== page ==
The manager of the Scottish women’s football team has called for free access to sporting facilities for children to improve the nation’s health.
Speaking at the Scottish Parliament, Shelley Kerr said the cost of taking part in some activities is too much for some parents.
The 49-year-old was speaking as the national team prepares for its first World Cup in France next month.
She said: “I don’t think that any child anywhere should pay to play sport.
“Facilities should be free and accessible. If you want to change the welfare of this country, they shouldn’t pay.”
Kerr told how her daughter took part in a range of sporting activities as a youngster, despite being raised by a single parent.
She added: “I was skint, but I wanted her to go to it. It should be more accessible.
“Everyone starts playing sports to have fun, so fun shouldn’t cost you any money.”
Kerr also believes a campaign highlighting the diversity in sport is needed to encourage more women to take part.
This includes a wide range of ability levels and body types being shown on adverts.
She said: “It’s about educating that every single person in this life is unique – not everyone is the same.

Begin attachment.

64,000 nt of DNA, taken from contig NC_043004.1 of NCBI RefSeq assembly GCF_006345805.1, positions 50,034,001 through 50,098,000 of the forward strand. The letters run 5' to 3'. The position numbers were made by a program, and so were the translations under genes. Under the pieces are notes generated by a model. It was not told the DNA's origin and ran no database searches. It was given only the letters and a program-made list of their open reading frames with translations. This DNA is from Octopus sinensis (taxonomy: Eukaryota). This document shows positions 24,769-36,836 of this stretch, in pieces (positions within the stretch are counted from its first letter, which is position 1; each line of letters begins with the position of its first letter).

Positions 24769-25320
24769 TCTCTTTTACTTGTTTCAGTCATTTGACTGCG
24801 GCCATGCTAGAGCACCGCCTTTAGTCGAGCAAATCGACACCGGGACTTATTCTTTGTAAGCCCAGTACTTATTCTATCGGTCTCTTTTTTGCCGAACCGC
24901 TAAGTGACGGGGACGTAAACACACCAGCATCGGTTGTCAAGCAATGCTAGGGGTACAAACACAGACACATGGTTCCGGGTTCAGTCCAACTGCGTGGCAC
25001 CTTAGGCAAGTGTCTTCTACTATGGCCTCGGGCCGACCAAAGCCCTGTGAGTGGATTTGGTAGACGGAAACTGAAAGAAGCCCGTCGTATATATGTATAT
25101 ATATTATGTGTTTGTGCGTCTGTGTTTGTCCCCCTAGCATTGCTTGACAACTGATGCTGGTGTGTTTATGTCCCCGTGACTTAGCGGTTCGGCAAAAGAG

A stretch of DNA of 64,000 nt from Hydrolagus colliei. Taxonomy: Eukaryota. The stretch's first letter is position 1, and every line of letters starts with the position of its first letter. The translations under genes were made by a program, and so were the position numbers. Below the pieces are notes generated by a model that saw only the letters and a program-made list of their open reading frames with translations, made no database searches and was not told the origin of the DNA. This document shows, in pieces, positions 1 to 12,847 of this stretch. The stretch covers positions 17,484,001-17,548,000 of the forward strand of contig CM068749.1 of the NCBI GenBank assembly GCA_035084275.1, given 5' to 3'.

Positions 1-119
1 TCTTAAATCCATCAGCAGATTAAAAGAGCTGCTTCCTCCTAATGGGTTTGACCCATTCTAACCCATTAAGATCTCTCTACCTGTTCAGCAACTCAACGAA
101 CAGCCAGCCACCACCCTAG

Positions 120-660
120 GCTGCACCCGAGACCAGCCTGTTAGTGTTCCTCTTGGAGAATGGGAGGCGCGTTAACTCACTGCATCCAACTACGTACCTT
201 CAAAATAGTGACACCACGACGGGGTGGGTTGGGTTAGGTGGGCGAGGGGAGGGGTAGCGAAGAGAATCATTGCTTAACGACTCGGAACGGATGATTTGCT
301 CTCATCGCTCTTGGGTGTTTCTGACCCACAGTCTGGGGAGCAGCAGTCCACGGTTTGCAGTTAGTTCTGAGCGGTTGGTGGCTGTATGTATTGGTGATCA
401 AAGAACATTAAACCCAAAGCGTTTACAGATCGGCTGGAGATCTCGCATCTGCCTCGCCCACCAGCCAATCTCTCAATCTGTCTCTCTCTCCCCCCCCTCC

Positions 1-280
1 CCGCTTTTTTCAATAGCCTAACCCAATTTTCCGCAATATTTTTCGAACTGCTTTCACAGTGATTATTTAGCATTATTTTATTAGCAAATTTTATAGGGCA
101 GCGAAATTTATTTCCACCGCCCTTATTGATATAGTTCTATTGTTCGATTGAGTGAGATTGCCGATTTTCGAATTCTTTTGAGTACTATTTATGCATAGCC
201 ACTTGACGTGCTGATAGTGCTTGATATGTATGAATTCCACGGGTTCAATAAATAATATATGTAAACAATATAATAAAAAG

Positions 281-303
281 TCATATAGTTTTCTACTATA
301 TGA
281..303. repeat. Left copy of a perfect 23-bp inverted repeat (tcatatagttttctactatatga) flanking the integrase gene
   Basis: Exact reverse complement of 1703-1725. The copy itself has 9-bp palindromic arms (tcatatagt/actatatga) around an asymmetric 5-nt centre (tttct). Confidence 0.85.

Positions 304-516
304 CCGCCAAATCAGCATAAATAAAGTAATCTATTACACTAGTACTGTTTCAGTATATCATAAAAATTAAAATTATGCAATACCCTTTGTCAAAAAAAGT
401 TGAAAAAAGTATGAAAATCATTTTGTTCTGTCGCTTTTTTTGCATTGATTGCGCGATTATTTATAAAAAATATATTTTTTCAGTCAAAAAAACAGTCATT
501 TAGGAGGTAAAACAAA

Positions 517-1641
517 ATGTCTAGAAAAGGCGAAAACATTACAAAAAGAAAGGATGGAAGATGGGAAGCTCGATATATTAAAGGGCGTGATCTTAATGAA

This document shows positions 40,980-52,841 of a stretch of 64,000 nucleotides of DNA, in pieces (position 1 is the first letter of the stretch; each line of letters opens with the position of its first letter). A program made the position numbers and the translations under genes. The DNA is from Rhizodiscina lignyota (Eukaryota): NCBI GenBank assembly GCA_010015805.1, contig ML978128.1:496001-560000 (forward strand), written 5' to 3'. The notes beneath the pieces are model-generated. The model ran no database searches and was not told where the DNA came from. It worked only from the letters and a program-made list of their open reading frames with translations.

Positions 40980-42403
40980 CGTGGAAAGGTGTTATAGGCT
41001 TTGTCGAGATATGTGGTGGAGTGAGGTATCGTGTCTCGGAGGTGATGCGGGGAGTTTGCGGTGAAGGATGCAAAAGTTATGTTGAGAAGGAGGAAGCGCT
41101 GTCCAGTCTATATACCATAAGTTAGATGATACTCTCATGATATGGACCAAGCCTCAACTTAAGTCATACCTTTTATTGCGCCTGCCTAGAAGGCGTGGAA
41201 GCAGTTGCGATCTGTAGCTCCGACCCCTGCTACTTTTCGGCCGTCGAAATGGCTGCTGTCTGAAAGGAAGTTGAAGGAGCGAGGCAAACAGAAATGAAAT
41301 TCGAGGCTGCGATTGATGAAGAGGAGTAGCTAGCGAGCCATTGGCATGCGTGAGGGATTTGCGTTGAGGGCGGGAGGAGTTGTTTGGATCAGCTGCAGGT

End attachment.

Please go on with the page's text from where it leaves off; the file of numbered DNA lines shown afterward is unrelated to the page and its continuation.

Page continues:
“It shouldn’t be aimed at just elite sporting athletes.”
The Scotland team faces Jamaica on May 28 at Hampden for a World Cup warm-up clash.
Kerr said she hopes for a “watershed” moment by attracting a record 10,000 spectators to watch the side at the national stadium, where they will play for the first time in seven years.
She described ambitions for the World Cup – which will see Scotland face England in the opening match – next month as progression out of the group stages.
The World Cup squad will be announced next week, a decision the manager describes as the “hardest” she has ever had to make.
She said she hopes the team can help inspire others to get involved with sport.
“We’re ready, we just want to fast-forward to getting to France,” she said.
“It really puts sport on the map, especially for Scotland competing in a major finals – its first one.
“Whether it encourages more girls to play football or just girls to get involved in sport, that’s fantastic.
“But we also have a duty to inspire boys and men.”
A Scottish Government spokeswoman said the Active Scotland Delivery Plan supports young people to develop lifelong participation in sport and physical activity from the earliest age.
The programme achieved an all-time high of 7.3 million participant sessions in 2017-18 – an increase of nearly 3% on the previous year.
There are also now 196 community sports hubs across Scotland.
The spokeswoman added: “The Community Sport Hubs project includes a focus on establishing and developing school-based hubs which bring the school, clubs and community groups together.
“These hubs can help ensure that community access to the school estate is made available and community usage can be maximised.”